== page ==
That is particularly true if all patent claims before this Court
have been or will be presented to the PTO. See SurfCast, Inc.,
2014 U.S. Dist. LEXIS 160062, at *7.
This Court is convinced that a brief stay will simplify the
resolution of this case.
In its IPR petition, RectorSeal sought
review of all asserted patent claims, thereby presenting the
“maximum potential for simplification of issues.” Uniloc USA
Inc. v. LG Electronics U.S.A. Inc., Nos. 18-cv-06737-JST, 18-cv06739-JST, 18-cv-06740-JST, 2019 U.S. Dist. LEXIS 72002, at *12
(N.D. Ca. Apr. 29, 2019).
Any claims ultimately invalidated by
the PTO would no longer be relevant in this action and
RectorSeal will be further estopped in its defense from
presenting to the Court “any ground that [it] raised or
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reasonably could have raised during [the IPR].” 35 U.S.C.
That the PTO has not yet made a decision regarding whether
to institute IPR does not significantly alter the analysis.
While some courts typically deny requests for stays when such
requests are filed before the IPR is instituted, that rule is
“hardly universal” and many other courts have stayed cases
before the institution of IPR. See NST Global, LLC, 2020 U.S.
Dist. LEXIS 50708, at *9 (collecting cases).
As in other cases
involving pre-institution stays, the stay here will be brief if
the PTO rejects the IPR petition.
A stay will also save
resources should the PTO institute IPR between the time of the
upcoming Markman hearing and this Court’s subsequent claim
Accordingly, the second factor weighs in favor of a stay.
Undue Prejudice or Clear Tactical Disadvantage
Finally, the Court considers whether a stay would unduly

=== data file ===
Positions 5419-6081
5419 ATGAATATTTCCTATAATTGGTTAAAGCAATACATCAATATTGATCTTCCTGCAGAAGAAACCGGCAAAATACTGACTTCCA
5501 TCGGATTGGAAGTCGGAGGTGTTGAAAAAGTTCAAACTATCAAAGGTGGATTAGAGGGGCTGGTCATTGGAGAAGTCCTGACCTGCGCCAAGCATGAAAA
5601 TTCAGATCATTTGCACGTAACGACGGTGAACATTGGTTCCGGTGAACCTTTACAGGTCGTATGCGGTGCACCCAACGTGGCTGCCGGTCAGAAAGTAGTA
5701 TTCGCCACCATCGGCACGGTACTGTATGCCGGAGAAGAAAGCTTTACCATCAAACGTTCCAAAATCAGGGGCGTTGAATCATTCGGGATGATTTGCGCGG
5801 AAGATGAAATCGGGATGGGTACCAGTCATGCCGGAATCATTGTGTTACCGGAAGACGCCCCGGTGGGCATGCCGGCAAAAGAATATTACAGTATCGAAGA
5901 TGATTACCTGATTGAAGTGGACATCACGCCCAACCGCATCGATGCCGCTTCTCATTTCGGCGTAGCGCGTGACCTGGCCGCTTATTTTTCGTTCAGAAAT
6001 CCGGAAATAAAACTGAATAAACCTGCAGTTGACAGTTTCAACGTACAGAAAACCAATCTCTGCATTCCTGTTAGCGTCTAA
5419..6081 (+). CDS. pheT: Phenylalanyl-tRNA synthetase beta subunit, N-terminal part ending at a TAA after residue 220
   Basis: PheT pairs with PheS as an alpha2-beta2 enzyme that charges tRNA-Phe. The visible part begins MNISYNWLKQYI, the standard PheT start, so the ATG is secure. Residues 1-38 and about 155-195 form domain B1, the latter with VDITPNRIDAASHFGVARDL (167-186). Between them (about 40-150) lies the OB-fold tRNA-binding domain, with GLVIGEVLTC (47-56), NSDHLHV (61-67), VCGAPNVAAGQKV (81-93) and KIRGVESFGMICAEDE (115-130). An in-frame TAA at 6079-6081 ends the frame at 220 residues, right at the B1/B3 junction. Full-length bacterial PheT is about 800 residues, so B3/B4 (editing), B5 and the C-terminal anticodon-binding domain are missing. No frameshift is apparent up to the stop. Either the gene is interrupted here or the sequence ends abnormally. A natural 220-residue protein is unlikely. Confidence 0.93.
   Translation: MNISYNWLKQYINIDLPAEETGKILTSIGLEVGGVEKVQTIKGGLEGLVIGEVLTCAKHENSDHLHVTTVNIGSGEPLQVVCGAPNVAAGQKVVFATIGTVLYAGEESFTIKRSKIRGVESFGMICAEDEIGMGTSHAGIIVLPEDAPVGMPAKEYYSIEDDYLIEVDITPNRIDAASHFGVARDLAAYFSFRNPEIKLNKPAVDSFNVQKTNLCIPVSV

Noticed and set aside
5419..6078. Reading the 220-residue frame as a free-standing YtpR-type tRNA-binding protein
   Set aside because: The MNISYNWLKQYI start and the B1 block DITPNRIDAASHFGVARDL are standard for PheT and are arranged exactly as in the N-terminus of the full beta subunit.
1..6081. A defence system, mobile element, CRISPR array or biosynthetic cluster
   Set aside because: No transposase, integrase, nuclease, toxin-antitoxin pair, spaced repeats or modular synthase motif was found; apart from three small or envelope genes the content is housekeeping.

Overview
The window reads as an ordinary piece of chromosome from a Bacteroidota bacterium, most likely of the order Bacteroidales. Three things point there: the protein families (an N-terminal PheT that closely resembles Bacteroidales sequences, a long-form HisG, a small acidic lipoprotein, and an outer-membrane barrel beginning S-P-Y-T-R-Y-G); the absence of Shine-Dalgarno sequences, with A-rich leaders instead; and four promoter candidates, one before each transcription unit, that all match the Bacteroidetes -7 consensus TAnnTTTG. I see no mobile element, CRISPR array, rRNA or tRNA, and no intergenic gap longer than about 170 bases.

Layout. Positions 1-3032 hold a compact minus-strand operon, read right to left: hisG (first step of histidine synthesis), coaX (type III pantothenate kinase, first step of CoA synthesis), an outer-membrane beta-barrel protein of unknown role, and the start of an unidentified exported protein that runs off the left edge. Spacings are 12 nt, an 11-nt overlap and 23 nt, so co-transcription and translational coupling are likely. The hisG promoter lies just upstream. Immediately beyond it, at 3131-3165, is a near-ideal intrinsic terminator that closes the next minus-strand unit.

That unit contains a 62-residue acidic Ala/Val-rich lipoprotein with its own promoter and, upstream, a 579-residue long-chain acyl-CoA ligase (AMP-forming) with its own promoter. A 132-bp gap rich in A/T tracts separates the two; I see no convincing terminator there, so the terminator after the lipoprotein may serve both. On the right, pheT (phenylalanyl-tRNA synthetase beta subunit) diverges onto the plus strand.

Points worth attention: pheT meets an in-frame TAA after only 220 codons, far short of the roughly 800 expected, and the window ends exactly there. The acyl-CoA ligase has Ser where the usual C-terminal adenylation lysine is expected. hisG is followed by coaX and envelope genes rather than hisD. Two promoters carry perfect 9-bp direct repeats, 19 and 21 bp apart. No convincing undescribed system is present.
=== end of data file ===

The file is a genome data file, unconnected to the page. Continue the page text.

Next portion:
prejudice or present a clear tactical disadvantage to
Undue prejudice requires a showing of something
more than mere delay such as
a dilatory motive on the part of the party seeking a stay,
unavailability of legal remedies once the stay is lifted,
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or the parties’ relationship as direct competitors in the
Teva Pharms. Int’l GMBH v. Eli Lilly & Co., No. 18-cv-12029-ADB,
2019 U.S. Dist. LEXIS 67575, at *18-19 (D. Mass. Apr. 22, 2019).
Even where the parties are direct competitors, the presence of
other active firms in the relevant market decreases the
likelihood of prejudice to the nonmoving party. See id. at *21.
Although RectorSeal observes that no evidence has been
presented to suggest that the parties compete for the same
customers or contracts, it is clear from the allegations in the
complaint that the parties sell similar products in the same
As direct competitors, the Court presumes that
DiversiTech will suffer some amount of prejudice from a stay.
Any potential harm to DiversiTech is mitigated, however, by
the presence of other companies selling similar products in the
same market as the parties in the instant action.
nature of the stay would also lessen any harm resulting from the
ongoing competition and the delay in the enforcement of
DiversiTech’s purported patent rights.
Furthermore, there is no
evidence that RectorSeal has a dilatory motive or that
DiversiTech will lose any legal remedies as a result of a stay.
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The third factor is, therefore, neutral or weighs slightly
against a stay.
Balancing the three factors, the Court
concludes that the issuance of a stay is warranted.
For the foregoing reasons, the motion of RectorSeal, LLC,
The RectorSeal Corporation and CSW Industrials, Inc. to stay the
action pending inter partes review of the subject patent (Docket
No. 36) is ALLOWED.
The parties are directed to file a joint
status report on or before October 31, 2021.
/s/ Nathaniel M. Gorton
Nathaniel M. Gorton
United States District Judge
Dated July 14, 2021